Research indicates that Hispanic patients with diffuse large B-cell lymphoma (DLBCL) have better survival than non-Hispanic Whites; however, less is known about racial/ethnic survival differences in follicular lymphoma (FL) and chronic lymphocytic leukemia (CLL). A study published in Cancer Causes and Control sought to elucidate these differences.
Researchers identified incident FL and CLL cases diagnosed between 2005 and 2016 in the Bronx, NY. Cox proportional hazards regression was used to discern the link between race/ethnicity and all-cause mortality among FL and CLL separately. Overall, the analysis consisted of 201 FL patients, 39.3% of whom were non-Hispanic White, 19.4% who were non-Hispanic Black, and 41.3% who were Hispanic, with a similar distribution among CLL patients.
The results showed that subsequent to adjusting for International Prognostic Index factors, sex, and chemotherapy, Hispanic patients with FL had lower all-cause mortality compared to White counterparts (hazard ratio=0.22; 95% confidence interval 0.08-0.63), similar to prior DLBCL findings. The researchers noted that all-cause mortality did not differ between Black and White patients for FL or by any race/ethnicity for CLL.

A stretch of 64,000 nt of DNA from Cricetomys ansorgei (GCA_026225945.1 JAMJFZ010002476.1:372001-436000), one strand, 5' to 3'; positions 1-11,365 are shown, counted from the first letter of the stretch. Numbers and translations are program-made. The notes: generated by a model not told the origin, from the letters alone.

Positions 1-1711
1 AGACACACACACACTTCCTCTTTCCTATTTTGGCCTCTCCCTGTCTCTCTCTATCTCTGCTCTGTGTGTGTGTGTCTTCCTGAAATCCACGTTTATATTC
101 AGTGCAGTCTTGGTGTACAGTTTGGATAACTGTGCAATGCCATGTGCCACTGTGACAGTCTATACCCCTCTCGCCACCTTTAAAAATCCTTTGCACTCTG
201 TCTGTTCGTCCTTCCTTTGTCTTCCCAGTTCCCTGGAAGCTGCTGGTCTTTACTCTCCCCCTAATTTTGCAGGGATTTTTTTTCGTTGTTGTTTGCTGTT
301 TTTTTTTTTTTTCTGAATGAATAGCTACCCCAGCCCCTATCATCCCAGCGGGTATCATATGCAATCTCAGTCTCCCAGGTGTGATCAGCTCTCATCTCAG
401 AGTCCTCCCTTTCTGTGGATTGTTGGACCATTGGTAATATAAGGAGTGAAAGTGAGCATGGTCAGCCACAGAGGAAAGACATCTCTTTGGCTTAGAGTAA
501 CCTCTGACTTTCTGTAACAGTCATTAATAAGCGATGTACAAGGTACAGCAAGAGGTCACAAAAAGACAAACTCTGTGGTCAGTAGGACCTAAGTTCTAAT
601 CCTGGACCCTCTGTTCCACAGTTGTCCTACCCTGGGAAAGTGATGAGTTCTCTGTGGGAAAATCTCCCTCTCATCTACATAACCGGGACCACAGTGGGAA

“In our diverse, urban population, we found that Hispanic diagnosed with FL had lower all-cause mortality compared to non-Hispanic Whites. We found no significant difference in all-cause mortality between Hispanics and non-Hispanic Whites diagnosed with CLL,” the researchers concluded. They further said that the finds add “to the growing literature on racial and ethnic differences in survival among Hispanics with hematologic malignancies.”